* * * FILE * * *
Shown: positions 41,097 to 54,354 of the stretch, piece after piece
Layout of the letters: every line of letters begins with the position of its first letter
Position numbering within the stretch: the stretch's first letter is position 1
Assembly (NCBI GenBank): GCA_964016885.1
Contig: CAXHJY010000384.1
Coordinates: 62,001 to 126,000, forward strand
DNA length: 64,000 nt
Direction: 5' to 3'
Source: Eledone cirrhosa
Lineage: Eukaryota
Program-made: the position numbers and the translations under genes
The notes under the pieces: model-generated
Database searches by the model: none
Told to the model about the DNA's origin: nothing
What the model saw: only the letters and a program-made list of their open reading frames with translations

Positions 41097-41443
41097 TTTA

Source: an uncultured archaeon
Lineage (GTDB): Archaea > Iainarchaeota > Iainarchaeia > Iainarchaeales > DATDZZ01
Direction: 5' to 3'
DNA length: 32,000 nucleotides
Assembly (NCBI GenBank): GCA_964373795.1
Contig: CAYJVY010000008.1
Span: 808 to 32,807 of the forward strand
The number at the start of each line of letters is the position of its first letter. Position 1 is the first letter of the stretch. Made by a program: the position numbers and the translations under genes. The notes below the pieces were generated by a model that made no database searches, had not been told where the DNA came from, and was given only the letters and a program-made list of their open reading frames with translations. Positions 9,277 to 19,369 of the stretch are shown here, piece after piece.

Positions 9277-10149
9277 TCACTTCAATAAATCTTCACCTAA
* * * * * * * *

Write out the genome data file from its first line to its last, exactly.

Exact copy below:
Shown: positions 41,097 to 54,354 of the stretch, piece after piece
Layout of the letters: every line of letters begins with the position of its first letter
Position numbering within the stretch: the stretch's first letter is position 1
Assembly (NCBI GenBank): GCA_964016885.1
Contig: CAXHJY010000384.1
Coordinates: 62,001 to 126,000, forward strand
DNA length: 64,000 nt
Direction: 5' to 3'
Source: Eledone cirrhosa
Lineage: Eukaryota
Program-made: the position numbers and the translations under genes
The notes under the pieces: model-generated
Database searches by the model: none
Told to the model about the DNA's origin: nothing
What the model saw: only the letters and a program-made list of their open reading frames with translations

Positions 41097-41443
41097 TTTA

Source: an uncultured archaeon
Lineage (GTDB): Archaea > Iainarchaeota > Iainarchaeia > Iainarchaeales > DATDZZ01
Direction: 5' to 3'
DNA length: 32,000 nucleotides
Assembly (NCBI GenBank): GCA_964373795.1
Contig: CAYJVY010000008.1
Span: 808 to 32,807 of the forward strand
The number at the start of each line of letters is the position of its first letter. Position 1 is the first letter of the stretch. Made by a program: the position numbers and the translations under genes. The notes below the pieces were generated by a model that made no database searches, had not been told where the DNA came from, and was given only the letters and a program-made list of their open reading frames with translations. Positions 9,277 to 19,369 of the stretch are shown here, piece after piece.

Positions 9277-10149
9277 TCACTTCAATAAATCTTCACCTAA